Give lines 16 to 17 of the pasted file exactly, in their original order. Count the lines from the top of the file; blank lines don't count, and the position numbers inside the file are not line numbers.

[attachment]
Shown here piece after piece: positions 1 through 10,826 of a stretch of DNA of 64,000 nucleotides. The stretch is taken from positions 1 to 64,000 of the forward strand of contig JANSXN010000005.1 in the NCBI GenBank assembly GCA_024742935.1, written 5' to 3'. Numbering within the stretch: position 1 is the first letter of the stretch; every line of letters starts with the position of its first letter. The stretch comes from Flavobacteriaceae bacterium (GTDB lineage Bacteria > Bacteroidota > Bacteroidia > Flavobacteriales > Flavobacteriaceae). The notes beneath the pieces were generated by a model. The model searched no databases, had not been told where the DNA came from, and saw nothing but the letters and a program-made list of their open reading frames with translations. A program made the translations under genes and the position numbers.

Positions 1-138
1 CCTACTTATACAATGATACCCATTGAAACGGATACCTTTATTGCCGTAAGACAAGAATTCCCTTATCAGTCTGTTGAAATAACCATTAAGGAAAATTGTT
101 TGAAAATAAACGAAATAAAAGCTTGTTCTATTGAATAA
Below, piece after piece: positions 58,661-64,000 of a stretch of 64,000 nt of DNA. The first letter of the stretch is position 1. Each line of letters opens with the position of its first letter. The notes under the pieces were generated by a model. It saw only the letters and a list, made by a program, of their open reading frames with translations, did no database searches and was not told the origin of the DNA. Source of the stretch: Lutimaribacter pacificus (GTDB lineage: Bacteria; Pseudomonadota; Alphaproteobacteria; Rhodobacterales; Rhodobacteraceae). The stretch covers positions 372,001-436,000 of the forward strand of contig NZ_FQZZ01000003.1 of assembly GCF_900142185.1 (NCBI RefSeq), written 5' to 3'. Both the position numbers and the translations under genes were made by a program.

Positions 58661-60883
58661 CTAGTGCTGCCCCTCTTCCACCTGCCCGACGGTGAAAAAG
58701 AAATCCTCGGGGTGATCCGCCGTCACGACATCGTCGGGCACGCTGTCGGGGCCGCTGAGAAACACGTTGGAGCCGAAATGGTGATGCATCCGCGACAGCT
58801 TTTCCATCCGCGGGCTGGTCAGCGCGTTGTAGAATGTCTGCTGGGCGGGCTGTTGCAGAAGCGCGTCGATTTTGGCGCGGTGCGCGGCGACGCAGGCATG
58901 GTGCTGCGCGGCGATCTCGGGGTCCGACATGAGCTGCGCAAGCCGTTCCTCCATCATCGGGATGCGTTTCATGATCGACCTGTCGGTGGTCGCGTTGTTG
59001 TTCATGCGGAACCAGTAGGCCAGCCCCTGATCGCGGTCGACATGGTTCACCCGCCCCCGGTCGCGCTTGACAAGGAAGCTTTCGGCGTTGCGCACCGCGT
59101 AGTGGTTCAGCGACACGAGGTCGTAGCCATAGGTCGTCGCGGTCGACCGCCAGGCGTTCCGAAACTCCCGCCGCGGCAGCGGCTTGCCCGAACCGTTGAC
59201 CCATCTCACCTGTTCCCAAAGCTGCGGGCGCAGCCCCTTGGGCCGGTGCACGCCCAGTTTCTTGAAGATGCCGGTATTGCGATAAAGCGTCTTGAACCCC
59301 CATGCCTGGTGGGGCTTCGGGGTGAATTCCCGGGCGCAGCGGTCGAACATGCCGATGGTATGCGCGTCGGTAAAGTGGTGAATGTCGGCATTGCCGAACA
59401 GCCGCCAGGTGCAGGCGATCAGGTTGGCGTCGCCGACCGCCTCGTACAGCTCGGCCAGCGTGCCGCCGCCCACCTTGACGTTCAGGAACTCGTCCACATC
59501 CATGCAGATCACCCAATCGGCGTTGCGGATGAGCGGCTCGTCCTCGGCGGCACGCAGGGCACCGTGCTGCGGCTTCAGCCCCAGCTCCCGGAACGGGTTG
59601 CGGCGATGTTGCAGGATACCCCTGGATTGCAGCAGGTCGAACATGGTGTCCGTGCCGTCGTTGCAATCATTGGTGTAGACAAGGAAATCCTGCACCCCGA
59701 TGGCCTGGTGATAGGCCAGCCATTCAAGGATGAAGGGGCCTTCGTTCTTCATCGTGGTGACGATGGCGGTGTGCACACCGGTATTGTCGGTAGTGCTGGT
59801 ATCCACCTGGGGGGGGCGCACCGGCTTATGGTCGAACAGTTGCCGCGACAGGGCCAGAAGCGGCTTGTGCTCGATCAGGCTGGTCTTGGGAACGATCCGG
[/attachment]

59501 CATGCAGATCACCCAATCGGCGTTGCGGATGAGCGGCTCGTCCTCGGCGGCACGCAGGGCACCGTGCTGCGGCTTCAGCCCCAGCTCCCGGAACGGGTTG
59601 CGGCGATGTTGCAGGATACCCCTGGATTGCAGCAGGTCGAACATGGTGTCCGTGCCGTCGTTGCAATCATTGGTGTAGACAAGGAAATCCTGCACCCCGA